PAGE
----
2. In your own words, what are the six steps in the basic MBO cycle. In order for management to successfully achieve the objectives of the organization, they must devise and implement an organizational plan that not only includes top manager but it should also include all members of the team. Peter Drucker’s Management By Objective (MBO) has six cycles that are organized in a systematic way so that management can focus on each step of their goal The Management By Objective cycle begins from the top of the organizational chart where top management first establishes and develops the company’s organizational goals.
The goals should reflect the company’s mission and vision. This process must include a clear and detailed statement of objectives and should define strategies that align with the stated purpose of the organization. Moving into the second phase, management will precede to organize, plan and structure specific goals in conjunction with any feedback received from the specific departments, which includes department heads, subordinates and any other members of the team. Consequently, areas of responsibility will be formulated according to the operational goals, objectives, individual skills, job specifications, and duties involved.
Moving into the third phase, the action plan will be reviewed with all parties involved to ensure that everyone is clear about the objectives of the organization and what role they will undertake. The action plan will describe responsibilities, job functions as well as what needs to be done, how it will be done, where the function will take place, the-turn- around time or time frame for completion, and who is the most qualified to perform the function. The action plan is agreed upon and handout to everyone.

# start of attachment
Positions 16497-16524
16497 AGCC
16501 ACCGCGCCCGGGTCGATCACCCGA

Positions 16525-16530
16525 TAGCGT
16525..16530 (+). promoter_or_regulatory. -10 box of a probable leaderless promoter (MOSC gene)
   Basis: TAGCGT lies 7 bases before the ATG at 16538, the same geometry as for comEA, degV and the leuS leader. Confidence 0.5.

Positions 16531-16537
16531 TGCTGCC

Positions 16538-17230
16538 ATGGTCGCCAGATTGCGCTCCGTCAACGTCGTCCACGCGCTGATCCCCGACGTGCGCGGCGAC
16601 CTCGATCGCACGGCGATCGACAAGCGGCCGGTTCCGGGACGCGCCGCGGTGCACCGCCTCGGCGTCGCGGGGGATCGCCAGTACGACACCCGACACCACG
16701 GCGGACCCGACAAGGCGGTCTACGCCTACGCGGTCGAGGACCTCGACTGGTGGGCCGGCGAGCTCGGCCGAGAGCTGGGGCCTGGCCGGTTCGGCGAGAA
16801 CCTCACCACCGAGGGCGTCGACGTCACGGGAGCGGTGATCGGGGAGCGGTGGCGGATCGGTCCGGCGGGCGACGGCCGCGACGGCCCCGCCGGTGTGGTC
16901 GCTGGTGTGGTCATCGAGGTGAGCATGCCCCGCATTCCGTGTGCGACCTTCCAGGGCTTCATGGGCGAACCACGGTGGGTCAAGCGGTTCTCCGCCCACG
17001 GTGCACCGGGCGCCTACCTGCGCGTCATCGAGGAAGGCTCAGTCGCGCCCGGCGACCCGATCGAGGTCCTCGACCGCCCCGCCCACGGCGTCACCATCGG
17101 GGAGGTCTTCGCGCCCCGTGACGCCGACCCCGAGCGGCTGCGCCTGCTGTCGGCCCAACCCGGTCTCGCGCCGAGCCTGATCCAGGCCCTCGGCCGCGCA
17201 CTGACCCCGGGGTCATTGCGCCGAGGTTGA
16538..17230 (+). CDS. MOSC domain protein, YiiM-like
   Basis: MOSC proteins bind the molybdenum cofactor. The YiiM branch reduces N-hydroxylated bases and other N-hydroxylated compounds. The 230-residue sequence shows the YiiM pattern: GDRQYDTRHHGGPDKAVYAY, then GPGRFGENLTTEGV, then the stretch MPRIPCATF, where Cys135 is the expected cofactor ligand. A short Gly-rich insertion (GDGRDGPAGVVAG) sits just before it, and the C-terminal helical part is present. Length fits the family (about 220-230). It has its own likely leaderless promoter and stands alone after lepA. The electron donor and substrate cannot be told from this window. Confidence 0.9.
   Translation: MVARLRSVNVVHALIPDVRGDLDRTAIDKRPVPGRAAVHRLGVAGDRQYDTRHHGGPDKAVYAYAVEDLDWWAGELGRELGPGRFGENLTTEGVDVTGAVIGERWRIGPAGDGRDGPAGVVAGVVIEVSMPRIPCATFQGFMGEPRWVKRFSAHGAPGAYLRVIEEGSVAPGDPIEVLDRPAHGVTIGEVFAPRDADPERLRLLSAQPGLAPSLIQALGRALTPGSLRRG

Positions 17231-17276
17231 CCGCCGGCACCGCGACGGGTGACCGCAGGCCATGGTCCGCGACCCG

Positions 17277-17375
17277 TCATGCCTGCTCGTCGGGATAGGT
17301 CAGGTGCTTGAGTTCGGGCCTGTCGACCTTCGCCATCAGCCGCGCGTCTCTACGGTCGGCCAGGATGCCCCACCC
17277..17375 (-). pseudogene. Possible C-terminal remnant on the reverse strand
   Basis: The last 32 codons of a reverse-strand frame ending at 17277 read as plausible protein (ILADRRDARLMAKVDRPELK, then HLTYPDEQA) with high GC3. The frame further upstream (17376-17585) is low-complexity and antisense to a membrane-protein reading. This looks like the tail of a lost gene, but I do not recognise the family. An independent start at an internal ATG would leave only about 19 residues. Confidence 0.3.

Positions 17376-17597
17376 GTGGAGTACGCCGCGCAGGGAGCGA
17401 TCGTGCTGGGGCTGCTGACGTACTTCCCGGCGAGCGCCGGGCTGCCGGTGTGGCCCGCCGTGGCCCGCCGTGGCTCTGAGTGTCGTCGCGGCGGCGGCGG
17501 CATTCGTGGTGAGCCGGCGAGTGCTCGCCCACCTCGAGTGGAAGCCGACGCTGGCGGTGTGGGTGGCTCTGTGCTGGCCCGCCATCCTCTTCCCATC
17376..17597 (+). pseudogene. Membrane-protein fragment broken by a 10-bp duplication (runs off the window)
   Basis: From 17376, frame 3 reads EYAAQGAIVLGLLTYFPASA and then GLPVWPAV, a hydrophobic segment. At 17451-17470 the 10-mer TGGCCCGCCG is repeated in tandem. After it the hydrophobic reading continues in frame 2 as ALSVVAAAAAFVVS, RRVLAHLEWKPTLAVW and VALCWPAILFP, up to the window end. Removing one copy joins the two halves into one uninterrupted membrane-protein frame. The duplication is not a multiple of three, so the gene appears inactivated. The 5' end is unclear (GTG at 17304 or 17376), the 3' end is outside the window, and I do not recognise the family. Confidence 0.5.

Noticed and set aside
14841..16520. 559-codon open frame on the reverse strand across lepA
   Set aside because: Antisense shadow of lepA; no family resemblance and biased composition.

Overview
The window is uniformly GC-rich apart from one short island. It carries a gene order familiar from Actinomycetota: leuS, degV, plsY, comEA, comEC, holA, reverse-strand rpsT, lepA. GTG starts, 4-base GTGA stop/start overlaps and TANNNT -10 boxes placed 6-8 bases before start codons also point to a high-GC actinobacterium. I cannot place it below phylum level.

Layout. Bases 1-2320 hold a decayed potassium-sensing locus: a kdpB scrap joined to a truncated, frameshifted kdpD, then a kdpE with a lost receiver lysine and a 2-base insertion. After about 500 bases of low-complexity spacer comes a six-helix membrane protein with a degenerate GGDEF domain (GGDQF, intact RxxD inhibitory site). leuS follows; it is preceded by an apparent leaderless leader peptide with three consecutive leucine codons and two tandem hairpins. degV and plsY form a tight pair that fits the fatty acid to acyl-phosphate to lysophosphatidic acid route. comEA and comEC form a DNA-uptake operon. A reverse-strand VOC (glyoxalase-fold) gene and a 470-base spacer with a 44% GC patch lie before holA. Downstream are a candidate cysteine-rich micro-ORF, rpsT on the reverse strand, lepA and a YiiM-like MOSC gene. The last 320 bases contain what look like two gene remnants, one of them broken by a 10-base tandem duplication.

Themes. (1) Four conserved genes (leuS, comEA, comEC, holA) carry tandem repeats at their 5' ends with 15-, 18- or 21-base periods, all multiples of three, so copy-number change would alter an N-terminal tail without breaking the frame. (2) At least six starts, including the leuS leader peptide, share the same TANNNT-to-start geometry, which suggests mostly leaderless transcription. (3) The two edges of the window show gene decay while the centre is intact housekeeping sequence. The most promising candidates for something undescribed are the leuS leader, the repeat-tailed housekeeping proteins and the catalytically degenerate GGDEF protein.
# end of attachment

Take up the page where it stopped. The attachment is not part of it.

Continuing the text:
During this phase, team members are given the responsibility of reaching their objectives. There are ongoing reviews and feedback to ensure that the work is being delegated and completed according to the targeted plans that were outlined. Additionally, a checklist is developed to assess various areas of each team member’s performance so as to measure and determine the type of rating they deserve. The fifth cycle allows for a more comprehensive evaluation of each individual team members performance and skills before the end of the cycle.
This cycle also measures how well the process matched the objectives. A comparison of both is completed along with prior assessments and evaluations. If the team member is on target for meeting stated objectives then they will be rewarded, however, if improvement is needed, or if changes need to be implemented and new strategies need to be developed, at this point, management can take the appropriate action that will produce a more favorable outcome.
Moreover, to maximize long-term success, the sixth cycle gives team members the opportunity to perform a self-analysis of their strengths and weaknesses. Their results are compared with the actual results of the task and the completion of the goal. During this cycle, the manager and the team member will meet to review how well the team member had performed and to also initiate future endeavors.